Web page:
THANKS TO PI­O­NEERS

Pinjarra Murray Times - - OPINION -

I SPEAK on be­half of my de­scen­dants and the pi­o­neers of the Swan River Colony who are un­able to speak for them­selves.

I re­fer to an ar­ti­cle by Rachel Fen­ner and the opin­ion of Carmel Hodges (Mandurah Coastal Times, Novem­ber 1).

There were many other skir­mishes around the dis­tricts be­tween York and Perth and the Can­ning River, not just Pin­jarra, all the time pro­vid­ing pro­tec­tion for the colonists as they de­vel­oped a new coun­try.

While some Abo­rig­i­nals lost their lives, so did many whites who were speared to death and per­ished.

Yes in­deed, Thomas Peel was not the en­tre­pre­neur of real es­tate as the likes of the Nigel Sat­ter­leys of to­day, but he was not ac­corded his right of de­mand of the land he was sup­posed to be pro­vided. Even­tu­ally he was in re­ceipt of a smaller grant nearer to Mandurah.

It is cor­rect that many peo­ple of the Swan River Colony, and not just that of the Peel colony, were suf­fer­ing from mal­nu­tri­tion, caused by the lack of pro­vi­sions, some of it caused by theft of th­ese same pro­vi­sions by the Abo­rig­i­nal peo­ple.

This re­quired Gov­er­nor Stir­ling to send sail­ing ships to Java and Batavia for the sole pur­pose of pur­chas­ing sup­plies for the colony.

This was not caused by Thomas Peel and the set­tlers sur­round­ing the re­gion now known as Mandurah, but the fail­ure of crops and theft of pro­vi­sions.

Thomas Peel had noth­ing to do with the Pin­jarra skir­mish, as this was a di­rect reprisal of the sack­ing of Shen­ton’s Mill in South Perth.

Gov­er­nor Stir­ling sent his troops to Pin­jarra to pro­tect the set­tlers and ex­er­cise pun­ish­ment for the at­tack against the set­tlers of the colony by the Abo­rig­i­nal peo­ple.

Even­tu­ally a group of Abo­rig­ines were caught at Pin­jarra, where a small bat­tle or 'skir­mish' en­sured, re­sult­ing in the death of Capt El­lis of the 21st Reg­i­ment, who was speared to death by Abo­rig­ines. Another trooper was wounded.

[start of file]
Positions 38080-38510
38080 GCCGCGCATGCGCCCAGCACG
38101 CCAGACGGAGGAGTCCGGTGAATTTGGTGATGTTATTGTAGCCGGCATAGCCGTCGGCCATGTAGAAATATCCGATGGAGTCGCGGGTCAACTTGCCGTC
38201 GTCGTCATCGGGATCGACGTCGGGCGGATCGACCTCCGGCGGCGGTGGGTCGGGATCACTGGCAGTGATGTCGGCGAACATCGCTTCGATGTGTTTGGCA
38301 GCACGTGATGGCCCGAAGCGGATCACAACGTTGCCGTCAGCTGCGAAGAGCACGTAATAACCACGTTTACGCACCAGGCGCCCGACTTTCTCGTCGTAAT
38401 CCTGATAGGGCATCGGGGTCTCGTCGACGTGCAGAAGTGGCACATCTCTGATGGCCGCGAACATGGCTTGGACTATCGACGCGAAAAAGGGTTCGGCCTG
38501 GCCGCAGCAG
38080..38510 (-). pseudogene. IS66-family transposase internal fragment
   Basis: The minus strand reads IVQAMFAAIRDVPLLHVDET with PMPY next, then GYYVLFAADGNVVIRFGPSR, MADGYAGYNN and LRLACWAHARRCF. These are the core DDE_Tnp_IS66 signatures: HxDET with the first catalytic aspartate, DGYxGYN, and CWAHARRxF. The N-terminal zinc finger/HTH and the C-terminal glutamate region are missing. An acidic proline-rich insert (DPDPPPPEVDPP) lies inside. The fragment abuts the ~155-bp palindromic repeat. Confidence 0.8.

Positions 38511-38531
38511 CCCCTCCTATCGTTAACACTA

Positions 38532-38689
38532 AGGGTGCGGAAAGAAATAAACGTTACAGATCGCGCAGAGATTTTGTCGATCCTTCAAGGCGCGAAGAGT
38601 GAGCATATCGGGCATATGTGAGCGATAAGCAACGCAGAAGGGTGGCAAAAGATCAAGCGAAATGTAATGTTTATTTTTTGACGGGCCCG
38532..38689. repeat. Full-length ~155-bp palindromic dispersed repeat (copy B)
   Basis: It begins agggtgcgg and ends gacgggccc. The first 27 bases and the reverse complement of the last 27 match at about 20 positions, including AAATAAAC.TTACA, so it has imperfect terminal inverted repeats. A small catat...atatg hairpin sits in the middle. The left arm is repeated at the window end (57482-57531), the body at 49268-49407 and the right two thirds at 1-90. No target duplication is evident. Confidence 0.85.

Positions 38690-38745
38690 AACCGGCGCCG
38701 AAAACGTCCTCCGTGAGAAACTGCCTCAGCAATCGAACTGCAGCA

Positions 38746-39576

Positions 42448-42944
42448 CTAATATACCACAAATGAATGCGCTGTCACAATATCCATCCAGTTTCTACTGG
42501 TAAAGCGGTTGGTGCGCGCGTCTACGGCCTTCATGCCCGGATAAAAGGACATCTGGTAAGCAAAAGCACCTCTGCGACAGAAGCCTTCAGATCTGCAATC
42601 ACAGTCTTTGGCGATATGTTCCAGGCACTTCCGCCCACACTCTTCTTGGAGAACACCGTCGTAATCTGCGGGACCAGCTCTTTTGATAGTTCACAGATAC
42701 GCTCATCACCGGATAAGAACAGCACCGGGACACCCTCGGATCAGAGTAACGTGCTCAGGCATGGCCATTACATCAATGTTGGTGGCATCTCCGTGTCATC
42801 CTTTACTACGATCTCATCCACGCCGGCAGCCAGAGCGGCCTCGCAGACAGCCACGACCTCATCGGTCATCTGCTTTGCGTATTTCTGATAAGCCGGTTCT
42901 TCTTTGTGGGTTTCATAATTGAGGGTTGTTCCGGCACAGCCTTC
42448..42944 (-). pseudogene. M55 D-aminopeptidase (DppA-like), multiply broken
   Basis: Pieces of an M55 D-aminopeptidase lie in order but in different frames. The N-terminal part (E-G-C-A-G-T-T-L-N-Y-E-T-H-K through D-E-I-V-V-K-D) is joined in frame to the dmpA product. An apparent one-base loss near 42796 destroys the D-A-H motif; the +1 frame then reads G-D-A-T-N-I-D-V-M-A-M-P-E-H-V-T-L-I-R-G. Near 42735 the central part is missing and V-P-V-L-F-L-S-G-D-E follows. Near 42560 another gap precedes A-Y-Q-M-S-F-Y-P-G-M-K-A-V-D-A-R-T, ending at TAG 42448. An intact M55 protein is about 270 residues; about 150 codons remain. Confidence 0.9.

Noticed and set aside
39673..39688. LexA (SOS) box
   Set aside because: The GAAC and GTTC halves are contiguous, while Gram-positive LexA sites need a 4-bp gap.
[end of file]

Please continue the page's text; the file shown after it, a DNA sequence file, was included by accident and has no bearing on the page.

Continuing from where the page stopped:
Fol­low­ing this con­flict, Gov­er­nor Stir­ling re­ported about 15 deaths of Abo­rig­ines, although later re­ports and in­nu­endo have about 30 and more Abo­rig­ines ei­ther killed or wounded, as is cur­rently de­picted in to­day's manic of me­dia and in­cor­rect­ness of po­lit­i­cal ac­tiv­ity.

I am a de­scen­dant of the th­ese pi­o­neer­ing set­tlers of the Swan River Colony and would ex­pect that our voice be heard over that of other cries of mis­in­for­ma­tion.

The his­tor­i­cal fig­ures of our an­ces­try such as Gov­er­nor Stir­ling rep­re­sent the strength and for­ti­tude of a colony of peo­ple strug­gling to sur­vive in a harsh land with­out help.

For with­out our pi­o­neer­ing fam­i­lies and their strug­gle to grow, Perth, WA, would not be where we are to­day.

We must pro­vide the thanks of our his­tor­i­cal past for their guts and de­ter­mi­na­tion to build a coun­try that we should be proud of, not de­stroyed for po­lit­i­cal gain. TER­RANCE WE­STON JP Se­cret Har­bour vir­tu­ally out-of-con­trol bi­cy­cles, some pow­ered by petrol en­gines, some by bat­ter­ies and reg­u­lar bi­cy­cles be­ing rid­den two abreast (on a foot­path).

Some bi­cy­cles have bells but their ring is lost if the cy­clist is more than about 10 me­tres away, while the pur­pose of ring­ing is lost if they are closer.

When this leg­is­la­tion was in­tro­duced there was no ac­com­pa­ny­ing guid­ance in the me­dia as to re­spec­tive re­spon­si­bil­i­ties.

For in­stance, who is re­spon­si­ble for avoid­ing a col­li­sion?

Is it the cy­clist or the pedes­trian who must leave the foot­path?

In the ab­sence of guid­ance, both might move in the same di­rec­tion.

Pre­sum­ably a cy­clist ap­proach­ing a pedes­trian from the rear is re­spon­si­ble for avoid­ing a crash, but who knows.

The log­i­cal so­lu­tion is to bring in a law re­quir­ing cy­clists to leave a dis­tance of one me­tre be­tween their bike and any pedes­trian.

Who could ar­gue with that? JOHN RAN­DALL Halls Head

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